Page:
Nike’s New Face

Rylie West, Writer

On Monday, September 3rd, Colin Kaepernick, a former NFL quarter back for the San Francisco 49ers tweeted, “Believe in something, even if it means sacrificing everything. #JustDoIt” This statement was the start of this week’s controversy.

Nike, a well-known athleisure brand around the world came out with an ad during Thursday’s NFL football game that named Colin Kaepernick the face of their newest “Just Do It” campaign, as well as their 30th anniversary campaign. The ad consisted of Colin describing people such as the fastest runners in the world, best tennis players in the world, and the best basketball players in the world to motivate people to become the best at their craft. The meaning behind the ad was not only to motivate people to become the best, but to motivate them to be even better. With that being said, the last person Colin described, was arguably the best basketball player in the world, LeBron James. Colin said, “Don’t become the best basketball player on the planet, be bigger than basketball”, while providing an image of James, speaking at the school he developed for less fortunate kids called, “I Promise School.”

Now, why does this campaign have so much controversy? Well, on September 12th 2016, Colin Kaepernick decided to take a knee during the National Anthem, to protest what he believes in, which is the oppression of black people and people of color. In 2017, Kaepernick was released from the NFL 49ers and has not been picked up by a team since.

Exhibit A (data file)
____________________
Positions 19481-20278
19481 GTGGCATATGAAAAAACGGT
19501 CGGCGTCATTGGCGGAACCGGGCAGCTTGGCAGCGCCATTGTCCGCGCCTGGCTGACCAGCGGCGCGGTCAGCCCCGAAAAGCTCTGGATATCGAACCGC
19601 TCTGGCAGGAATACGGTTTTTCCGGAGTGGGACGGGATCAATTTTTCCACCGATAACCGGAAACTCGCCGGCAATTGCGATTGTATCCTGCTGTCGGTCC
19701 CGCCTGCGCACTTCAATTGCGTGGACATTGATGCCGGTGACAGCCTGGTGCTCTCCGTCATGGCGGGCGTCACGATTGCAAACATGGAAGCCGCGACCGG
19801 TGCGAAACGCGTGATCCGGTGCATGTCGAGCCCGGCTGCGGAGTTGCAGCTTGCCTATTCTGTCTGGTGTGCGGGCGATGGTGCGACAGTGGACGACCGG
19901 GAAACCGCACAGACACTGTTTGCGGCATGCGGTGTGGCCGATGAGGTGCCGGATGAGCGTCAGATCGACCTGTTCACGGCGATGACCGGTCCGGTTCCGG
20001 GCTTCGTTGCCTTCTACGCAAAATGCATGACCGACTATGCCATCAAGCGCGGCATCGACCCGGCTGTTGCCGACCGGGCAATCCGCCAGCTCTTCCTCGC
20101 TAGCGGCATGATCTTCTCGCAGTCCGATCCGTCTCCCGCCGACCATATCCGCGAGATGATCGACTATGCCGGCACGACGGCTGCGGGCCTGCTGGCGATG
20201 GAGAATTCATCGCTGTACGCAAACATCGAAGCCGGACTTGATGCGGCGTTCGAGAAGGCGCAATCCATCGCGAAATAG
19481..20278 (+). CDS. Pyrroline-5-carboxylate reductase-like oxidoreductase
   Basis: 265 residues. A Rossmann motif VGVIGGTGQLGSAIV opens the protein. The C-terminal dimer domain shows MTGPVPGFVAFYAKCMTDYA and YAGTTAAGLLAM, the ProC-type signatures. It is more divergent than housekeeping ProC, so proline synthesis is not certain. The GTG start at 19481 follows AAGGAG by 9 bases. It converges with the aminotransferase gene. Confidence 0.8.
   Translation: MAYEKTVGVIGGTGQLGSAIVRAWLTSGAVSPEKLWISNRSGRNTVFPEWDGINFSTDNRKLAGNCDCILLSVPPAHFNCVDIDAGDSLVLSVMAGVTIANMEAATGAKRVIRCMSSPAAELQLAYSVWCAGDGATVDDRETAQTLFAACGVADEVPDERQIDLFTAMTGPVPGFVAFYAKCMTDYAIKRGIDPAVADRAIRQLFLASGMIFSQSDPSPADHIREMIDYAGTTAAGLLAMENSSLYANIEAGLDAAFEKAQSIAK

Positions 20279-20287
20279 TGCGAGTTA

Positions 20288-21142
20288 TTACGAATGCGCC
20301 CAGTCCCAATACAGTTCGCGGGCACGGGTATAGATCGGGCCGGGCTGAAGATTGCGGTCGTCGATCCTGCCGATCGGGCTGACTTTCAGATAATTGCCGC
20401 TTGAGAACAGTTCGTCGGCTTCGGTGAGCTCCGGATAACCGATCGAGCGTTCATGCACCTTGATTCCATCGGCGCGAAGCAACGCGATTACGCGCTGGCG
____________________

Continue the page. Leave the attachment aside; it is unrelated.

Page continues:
This is why choosing Colin Kaepernick as the face for their campaign has led to many disagreements in society since the release. @AlterAtYeshiva on twitter posted a video of himself burning his Nike shoes, as well as stating “@Nike Due to your support of C.K. in your coming ads, I as an American can no longer support your company #boycottNike #StandForOurFlag”, receiving over 12 thousand retweets and over 33 thousand likes. Among the thousands of likes and retweets, there was over 8,000 replies, with majority of them being negative.

On the other hand @TimmerTroy on twitter quoted Darren Rovell’s “Breaking News” tweet informing followers of Nike’s campaign saying, “I’m okay with this. As a veteran, I served so others could have the right to protest. It doesn’t matter if we like/ don’t like the way it is. And I DON’T feel disrespected. I feel more disrespected that our country still allows vets to go homeless.” Troy Timmer received over 70 thousand retweets and over 200 thousand likes with this tweet.

As more days come, the controversy does not seem to be ending anytime soon.

Do you believe in the “Just Do It” campaign?